The Pulpit Is My Tardis

My name is Jeff Slater, I'm a pastor in Hutchinson Kansas. This is a place for me to share stuff.

uispeccoll:

uispeccoll:

This is the inside of the lovely binding featured recently.

This book is from Thomas á Kempis and is called De Imitatione Christi from 1489. It is written in Latin. BV4820 .A1 1489

Printed just a generation after Johannes Gutenberg’s Bible, the books in the first 50 years of printing with moveable type in the West are called incunabula (from the “cradle” or origin of printing). The category name exists because they more closely resemble handwritten manuscripts than modern printed books. Printers step by step began inventing the features that developed into what we recognize as a modern book, and the year 1500 is considered the (arbitrary) cutoff for incunabula. Existing side by side with handwritten manuscripts on vellum, incunabula are frequently decorated with care, treated to costly embellishment just like their parchment counterparts.

If you look at the inside of the front and back boards of the binding, this book was reinforced with bits of an “old” manuscript that wasn’t needed any longer as a text.  Sometimes texts thought to be lost turn up in bits and pieces, tucked in as waste in the bindings of later books.  Can you read this one? Our catalog has the scraps identified as “from a 14th century psalter.”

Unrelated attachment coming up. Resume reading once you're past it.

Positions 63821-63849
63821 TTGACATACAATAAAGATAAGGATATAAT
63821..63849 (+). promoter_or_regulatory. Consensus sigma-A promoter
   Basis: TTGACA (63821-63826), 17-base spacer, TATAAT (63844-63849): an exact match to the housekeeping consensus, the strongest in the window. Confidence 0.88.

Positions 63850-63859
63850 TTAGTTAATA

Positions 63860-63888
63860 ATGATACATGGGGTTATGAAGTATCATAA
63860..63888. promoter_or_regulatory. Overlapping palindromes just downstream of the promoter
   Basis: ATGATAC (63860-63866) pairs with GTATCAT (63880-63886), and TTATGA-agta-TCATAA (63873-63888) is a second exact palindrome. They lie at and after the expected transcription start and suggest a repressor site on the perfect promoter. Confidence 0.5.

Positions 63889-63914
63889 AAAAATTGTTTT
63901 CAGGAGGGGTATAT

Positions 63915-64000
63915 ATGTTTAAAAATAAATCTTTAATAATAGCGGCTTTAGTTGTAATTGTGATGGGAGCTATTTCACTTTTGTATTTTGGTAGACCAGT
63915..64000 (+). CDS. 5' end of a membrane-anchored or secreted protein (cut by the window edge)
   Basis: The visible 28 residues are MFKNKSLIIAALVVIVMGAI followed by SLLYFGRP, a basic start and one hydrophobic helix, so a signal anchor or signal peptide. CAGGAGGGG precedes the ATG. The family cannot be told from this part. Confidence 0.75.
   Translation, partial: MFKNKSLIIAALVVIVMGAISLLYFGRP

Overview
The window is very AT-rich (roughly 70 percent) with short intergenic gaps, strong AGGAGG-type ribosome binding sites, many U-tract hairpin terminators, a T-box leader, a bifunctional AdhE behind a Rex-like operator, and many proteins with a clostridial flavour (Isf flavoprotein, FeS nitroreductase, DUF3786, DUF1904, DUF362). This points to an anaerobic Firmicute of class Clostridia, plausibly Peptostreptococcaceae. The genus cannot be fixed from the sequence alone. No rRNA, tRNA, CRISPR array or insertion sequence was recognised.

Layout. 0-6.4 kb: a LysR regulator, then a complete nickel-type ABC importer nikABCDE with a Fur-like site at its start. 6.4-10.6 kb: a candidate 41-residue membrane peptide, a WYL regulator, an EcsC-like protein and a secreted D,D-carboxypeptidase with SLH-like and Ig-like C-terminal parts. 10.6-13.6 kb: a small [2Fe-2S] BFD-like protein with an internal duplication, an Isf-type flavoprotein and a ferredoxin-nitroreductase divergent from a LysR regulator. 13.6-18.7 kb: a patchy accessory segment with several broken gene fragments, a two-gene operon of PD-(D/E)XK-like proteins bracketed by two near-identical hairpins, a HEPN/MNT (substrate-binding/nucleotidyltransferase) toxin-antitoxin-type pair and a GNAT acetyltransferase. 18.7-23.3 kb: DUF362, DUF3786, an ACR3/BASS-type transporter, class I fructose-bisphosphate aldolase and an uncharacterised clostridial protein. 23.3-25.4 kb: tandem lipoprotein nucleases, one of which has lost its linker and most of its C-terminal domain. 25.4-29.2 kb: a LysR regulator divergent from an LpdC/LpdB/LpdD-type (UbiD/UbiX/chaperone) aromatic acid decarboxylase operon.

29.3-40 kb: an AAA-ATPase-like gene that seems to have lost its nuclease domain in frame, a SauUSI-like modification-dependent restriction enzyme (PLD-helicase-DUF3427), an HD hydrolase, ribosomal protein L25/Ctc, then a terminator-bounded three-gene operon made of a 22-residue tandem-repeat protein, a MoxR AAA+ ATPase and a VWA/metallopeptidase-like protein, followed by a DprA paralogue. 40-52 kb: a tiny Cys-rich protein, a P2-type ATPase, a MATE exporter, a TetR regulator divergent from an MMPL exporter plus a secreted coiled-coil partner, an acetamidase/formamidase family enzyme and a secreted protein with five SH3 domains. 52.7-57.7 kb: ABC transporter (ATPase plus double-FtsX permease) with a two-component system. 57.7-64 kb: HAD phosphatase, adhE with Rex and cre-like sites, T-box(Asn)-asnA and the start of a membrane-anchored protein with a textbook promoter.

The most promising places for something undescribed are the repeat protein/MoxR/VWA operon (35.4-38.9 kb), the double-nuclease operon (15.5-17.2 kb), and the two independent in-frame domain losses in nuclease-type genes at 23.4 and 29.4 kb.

Many thanks to erikkwakkel for supplying additional information about these manuscript fragments used in the binding.  “…not 14th but late 12thc/c1200, origins Germany.”  This makes them some of our oldest fragments in UISpecColl!

Posted on 26 August, 2014
Reblogged from uispeccoll  

TRYING TO DO ATHLETIC THINGS WITH THE YOUTH

everydayimpastoring:

image

Posted on 25 August, 2014
Reblogged from everydayimpastoring  

artofthedarkages:

These are two illuminated gospel books were made between 300-700 AD at Abba Garima Monastery in Ethiopia.

The Garima Gospels contain twenty eight full-page illuminations; each one bursting with color. The remarkably extant book covers are decorated with gold, silver, and holes where gems had been placed.

According to the oral history of the monastery, the manuscripts were scribed and illustrated by Abba Garima himself in the 490s AD. Thus, the Garima Gospels were acknowledged by the monks as being extremely old and religiously valuable.

The handful of Western scholars who managed to venture to Abba Garima Monastery upon their inspection of the manuscripts suspected some Mediterranean influence, but concluded that the illuminations were within a firmly conventional and uninteresting style of 12th-14th century Ethiopian painting.

It was not until 2000, when the French scholar Jaques Mercier brought fragments of the manuscripts’ parchment to Oxford University for radiocarbon dating, that the Garima Gospels were pushed into the international spotlight as one of the oldest (and most well preserved) illuminated gospel books.

Now, the Garima Gospels are considered one of the artistic wonders of the world: a priceless treasure from the ancient world preserved in the most unlikely of places.

The difficulty of actually seeing these extraordinary manuscripts—many of them are hoarded away in the mountain monasteries of Ethiopia—has kept the art historical community from bringing to light what could be a vast and beautiful strain of Late Antique painted religious books.